Ramírez: a century and a half designing guitars

Jun 1, 2023

Ramírez: a century and a half designing guitars

Since José Ramírez I began our guitar career, we have contributed different designs to the guitar world, always seeking excellence and favouring guitarists’ search for a sound that is to their satisfaction, which is quite a challenge, and we believe we have succeeded in several occasions, discarding, yes, many failed tests that, however, led us here along this winding and stimulating path.

We will highlight in this tour the following contributions:

José Ramírez I

At the request of the flamenco guitarists of the late 19th century, created the Tablao Guitar, capable of transmitting a sound powerful enough to compete in the tablaos flamencos and cafés cantantes with the tapping and clapping that drowned out the projection of the small guitars of that time.

Manuel Ramírez

When he became independent, continued to build the Tablao Guitar that, little by little, was transformed until he created the flamenco guitar that laid the foundations of the current flamenco guitar on which numerous guitarists of his time and of the present.

He also built the guitar that he gave to Andrés Segovia in 1912 and that catapulted him to fame from his legendary concert at the Ateneo de Madrid, and which is currently on display at the MET in New York.

José Ramírez II

Due to the fact that his period coincided with the civil war and the post-war period, did not contribute anything new since his priority, and merit, was to maintain the workshop at a time when obtaining wood was practically a pipe dream, despite which managed to survive and facilitate continuity for those of us who came after.

José Ramírez III

It was the most prolific creator of the family. His design of the popularly called 1A (Traditional Model: the confusion comes on the label where we put 1ª class, which means first class guitar) became Andrés Segovia’s favorite and the only one he has played in the last more than 10 years of his life, and which was the model most appreciated by practically all guitarists in the world. A guitar with a revolutionary 664mm scale.

He was also the first to use a synthetic varnish as an alternative to the shellac used until then, thus obtaining more excellent projection and richness of the sound and better protection for the wood.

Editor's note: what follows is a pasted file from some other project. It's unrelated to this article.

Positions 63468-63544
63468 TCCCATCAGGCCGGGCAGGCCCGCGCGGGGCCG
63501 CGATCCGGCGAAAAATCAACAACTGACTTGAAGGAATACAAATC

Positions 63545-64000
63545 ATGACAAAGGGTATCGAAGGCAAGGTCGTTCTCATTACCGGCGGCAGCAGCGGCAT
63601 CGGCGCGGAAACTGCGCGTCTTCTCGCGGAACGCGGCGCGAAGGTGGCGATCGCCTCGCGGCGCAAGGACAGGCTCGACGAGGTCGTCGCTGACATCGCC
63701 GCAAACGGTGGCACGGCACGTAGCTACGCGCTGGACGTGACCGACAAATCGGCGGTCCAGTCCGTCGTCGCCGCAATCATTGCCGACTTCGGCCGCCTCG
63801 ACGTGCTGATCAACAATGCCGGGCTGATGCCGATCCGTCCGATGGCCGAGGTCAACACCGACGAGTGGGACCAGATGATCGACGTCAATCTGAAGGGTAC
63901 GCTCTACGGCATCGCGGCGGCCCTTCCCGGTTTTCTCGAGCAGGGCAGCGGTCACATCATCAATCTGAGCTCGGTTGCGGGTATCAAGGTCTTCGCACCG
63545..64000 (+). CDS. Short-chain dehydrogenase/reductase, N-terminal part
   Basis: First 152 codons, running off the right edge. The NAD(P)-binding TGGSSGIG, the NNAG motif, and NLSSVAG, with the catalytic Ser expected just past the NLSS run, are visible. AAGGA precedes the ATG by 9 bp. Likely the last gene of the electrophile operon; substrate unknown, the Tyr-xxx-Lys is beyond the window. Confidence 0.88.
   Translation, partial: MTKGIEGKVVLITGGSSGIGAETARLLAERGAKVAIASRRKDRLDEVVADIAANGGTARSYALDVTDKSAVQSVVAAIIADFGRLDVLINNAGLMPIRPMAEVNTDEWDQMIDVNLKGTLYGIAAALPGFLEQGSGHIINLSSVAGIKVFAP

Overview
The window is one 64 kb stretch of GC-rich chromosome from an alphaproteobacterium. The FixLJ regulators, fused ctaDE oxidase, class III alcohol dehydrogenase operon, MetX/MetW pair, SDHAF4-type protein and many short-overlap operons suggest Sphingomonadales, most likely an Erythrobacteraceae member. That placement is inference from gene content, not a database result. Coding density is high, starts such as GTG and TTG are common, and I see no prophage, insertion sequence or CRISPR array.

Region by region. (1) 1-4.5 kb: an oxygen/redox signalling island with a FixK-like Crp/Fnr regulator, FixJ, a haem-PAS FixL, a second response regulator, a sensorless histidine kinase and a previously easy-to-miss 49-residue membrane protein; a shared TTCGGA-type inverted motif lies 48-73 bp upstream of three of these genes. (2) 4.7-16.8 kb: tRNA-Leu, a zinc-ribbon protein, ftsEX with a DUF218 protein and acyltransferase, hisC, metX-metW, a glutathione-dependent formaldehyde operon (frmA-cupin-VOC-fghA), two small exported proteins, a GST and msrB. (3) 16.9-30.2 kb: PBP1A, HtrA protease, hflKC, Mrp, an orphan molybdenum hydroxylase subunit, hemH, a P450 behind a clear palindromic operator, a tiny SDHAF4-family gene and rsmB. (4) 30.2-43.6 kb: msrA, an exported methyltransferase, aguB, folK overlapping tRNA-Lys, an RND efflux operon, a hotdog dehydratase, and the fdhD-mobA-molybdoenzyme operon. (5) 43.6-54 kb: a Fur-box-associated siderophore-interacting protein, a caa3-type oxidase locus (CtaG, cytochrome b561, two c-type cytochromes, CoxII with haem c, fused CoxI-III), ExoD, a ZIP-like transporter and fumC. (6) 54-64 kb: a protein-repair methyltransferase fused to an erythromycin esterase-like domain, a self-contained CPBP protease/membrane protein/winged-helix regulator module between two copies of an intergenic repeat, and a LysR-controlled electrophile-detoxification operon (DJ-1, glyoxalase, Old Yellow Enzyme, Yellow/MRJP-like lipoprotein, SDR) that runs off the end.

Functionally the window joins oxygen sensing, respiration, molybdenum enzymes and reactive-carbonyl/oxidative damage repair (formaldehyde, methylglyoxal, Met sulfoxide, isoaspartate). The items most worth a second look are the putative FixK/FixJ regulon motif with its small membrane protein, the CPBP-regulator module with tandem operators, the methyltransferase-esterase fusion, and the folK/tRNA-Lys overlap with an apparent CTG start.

He was also the creator of the 10-string guitar popularized by Narciso Yepes, and the 8-string guitar at the request of José Tomás. He created the Cámara guitar, eliminating the wolf notes. He designed a version of the romantic guitar with a powerful and intimate sound simultaneously. And he discovered the cedar top that today most guitar makers use in their work.

To reinforce the neck, he inserted an ebony bar into it that his son, JR IV, later replaced with a carbon fiber bar, leaving the ebony strip as an ornament later implemented in the guitar industry by the vast majority of brands.

He ventured into alternative paths to the Spanish guitar, developing what we call the European guitar, which is an acoustic guitar but instead of steel strings it has nylon strings, giving its sound a special and different charm; It’s probably the first crossover ever.

It would be, however, a very long task to list all his inventions, but perhaps these are the most outstanding.

José Ramírez IV

Improved the construction process of the 1ª guitar, developed by his father, which we currently call Traditional, making it more comfortable for the guitarist, and achieved a sound projection almost at the height of the 664mm, adapting it to a scale of 650mm, at the request of some guitarists who complained that their hands were not big enough to play the long-scale guitar.

He was also the first guitar maker to insert a carbon fibre bar into the neck to reinforce it, thus replacing the inner ebony strip, but leaving it as an ornament.

He also developed the Especial guitar, at the request of some guitarists looking for a faster response. Together with his father, he designed the Spanish cutaway guitar and entered the world of electrification with this pioneering model in its style.

Amalia Ramírez

Based on the work of her father, experimented with the Chamber guitar, changing the rosewood of the inner fin for cedar and spruce, depending on the wood of the top, increasing the richness of harmonics and maintaining its characteristic of eliminating wolf notes.

And she created the Auditorio Trío guitar with great sound projection, adapting very quickly to the guitarist’s way of playing due to its great plasticity. Likewise, taking up the aesthetic quest of the ancient guitar makers, she highlights the beauty of ornamentation in her designs.

Cristina y José Enrique

Little by little they are taking the reins in our workshop. They are currently reviewing the construction of the guitars in our collection to learn about the construction history.

José Enrique has finished a guitar with his own design that we will soon post in a video on our YouTube channel.


Amalia Ramirez
March 16, 2023


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